letters | battling state’s housing challenges

With homelessness rampant, this is no time to chip away at housing law

Thank you for the Sept. 5 editorial “Legislature must thwart efforts to chip away at housing law.” The editorial correctly noted that in 2010 voters spoke loud and clear that we must protect affordable housing. It also noted that housing development is a crucial economic issue in Massachusetts. These changes to our housing law are being sought while we are facing the biggest family homelessness crisis in our state’s history. More than 7,000 of our state’s poorest children are in shelters and motels, with countless others doubled up and in precarious living situations.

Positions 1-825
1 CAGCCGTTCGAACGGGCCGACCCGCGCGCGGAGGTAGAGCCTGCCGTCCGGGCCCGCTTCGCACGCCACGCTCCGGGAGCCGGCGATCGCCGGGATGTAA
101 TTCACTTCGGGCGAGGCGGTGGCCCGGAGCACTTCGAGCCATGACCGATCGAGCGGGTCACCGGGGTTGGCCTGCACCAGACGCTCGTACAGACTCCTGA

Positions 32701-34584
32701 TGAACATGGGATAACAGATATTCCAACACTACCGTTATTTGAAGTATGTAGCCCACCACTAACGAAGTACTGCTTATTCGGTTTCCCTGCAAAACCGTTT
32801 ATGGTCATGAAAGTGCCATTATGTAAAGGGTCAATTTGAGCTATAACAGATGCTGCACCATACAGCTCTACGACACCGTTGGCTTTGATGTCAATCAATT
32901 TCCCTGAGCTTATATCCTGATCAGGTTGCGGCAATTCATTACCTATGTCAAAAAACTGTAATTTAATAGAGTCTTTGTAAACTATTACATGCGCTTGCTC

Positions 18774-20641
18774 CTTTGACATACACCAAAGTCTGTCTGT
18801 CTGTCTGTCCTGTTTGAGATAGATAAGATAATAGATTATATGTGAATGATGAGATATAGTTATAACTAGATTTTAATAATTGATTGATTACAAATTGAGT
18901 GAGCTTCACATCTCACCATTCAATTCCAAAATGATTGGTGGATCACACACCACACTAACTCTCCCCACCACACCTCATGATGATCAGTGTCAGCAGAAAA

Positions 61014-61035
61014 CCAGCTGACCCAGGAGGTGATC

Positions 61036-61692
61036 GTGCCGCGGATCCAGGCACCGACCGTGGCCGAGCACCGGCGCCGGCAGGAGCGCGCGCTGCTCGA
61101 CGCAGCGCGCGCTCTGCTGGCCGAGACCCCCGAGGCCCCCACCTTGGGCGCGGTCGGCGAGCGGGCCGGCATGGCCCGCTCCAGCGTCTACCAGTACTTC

Homeless parents include health care assistants, customer service and retail workers, and those in the service industry who are not paid sufficient wages to cover the cost of rent. Elder homelessness is on the rise; students, young professionals, and single parents are being squeezed out of the rental market, as are those with disabilities.


Now is not the time to chip away at the housing law or to stymie development. It is well past the time to be aggressively addressing the lack of affordable housing in the Commonwealth.

Libby Hayes

Executive director

Homes for Families


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